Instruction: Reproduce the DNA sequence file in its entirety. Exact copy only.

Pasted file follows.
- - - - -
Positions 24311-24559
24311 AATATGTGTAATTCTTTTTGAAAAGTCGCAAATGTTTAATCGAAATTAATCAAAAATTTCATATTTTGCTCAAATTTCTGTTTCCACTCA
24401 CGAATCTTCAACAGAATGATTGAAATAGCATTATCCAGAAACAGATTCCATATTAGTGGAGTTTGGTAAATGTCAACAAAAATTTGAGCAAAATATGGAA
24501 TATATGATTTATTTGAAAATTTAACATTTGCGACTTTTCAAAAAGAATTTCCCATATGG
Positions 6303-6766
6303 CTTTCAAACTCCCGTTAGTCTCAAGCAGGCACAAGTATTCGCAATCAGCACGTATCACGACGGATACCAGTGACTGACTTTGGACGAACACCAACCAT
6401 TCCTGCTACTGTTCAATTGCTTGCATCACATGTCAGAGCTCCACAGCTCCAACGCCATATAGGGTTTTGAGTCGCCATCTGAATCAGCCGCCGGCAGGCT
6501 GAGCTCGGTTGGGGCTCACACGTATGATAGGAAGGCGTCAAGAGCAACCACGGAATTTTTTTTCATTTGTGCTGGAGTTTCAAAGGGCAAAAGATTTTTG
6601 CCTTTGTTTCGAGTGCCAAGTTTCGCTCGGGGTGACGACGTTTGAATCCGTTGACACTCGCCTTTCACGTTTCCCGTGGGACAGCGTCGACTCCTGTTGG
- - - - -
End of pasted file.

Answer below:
Positions 24311-24559
24311 AATATGTGTAATTCTTTTTGAAAAGTCGCAAATGTTTAATCGAAATTAATCAAAAATTTCATATTTTGCTCAAATTTCTGTTTCCACTCA
24401 CGAATCTTCAACAGAATGATTGAAATAGCATTATCCAGAAACAGATTCCATATTAGTGGAGTTTGGTAAATGTCAACAAAAATTTGAGCAAAATATGGAA
24501 TATATGATTTATTTGAAAATTTAACATTTGCGACTTTTCAAAAAGAATTTCCCATATGG
Positions 6303-6766
6303 CTTTCAAACTCCCGTTAGTCTCAAGCAGGCACAAGTATTCGCAATCAGCACGTATCACGACGGATACCAGTGACTGACTTTGGACGAACACCAACCAT
6401 TCCTGCTACTGTTCAATTGCTTGCATCACATGTCAGAGCTCCACAGCTCCAACGCCATATAGGGTTTTGAGTCGCCATCTGAATCAGCCGCCGGCAGGCT
6501 GAGCTCGGTTGGGGCTCACACGTATGATAGGAAGGCGTCAAGAGCAACCACGGAATTTTTTTTCATTTGTGCTGGAGTTTCAAAGGGCAAAAGATTTTTG
6601 CCTTTGTTTCGAGTGCCAAGTTTCGCTCGGGGTGACGACGTTTGAATCCGTTGACACTCGCCTTTCACGTTTCCCGTGGGACAGCGTCGACTCCTGTTGG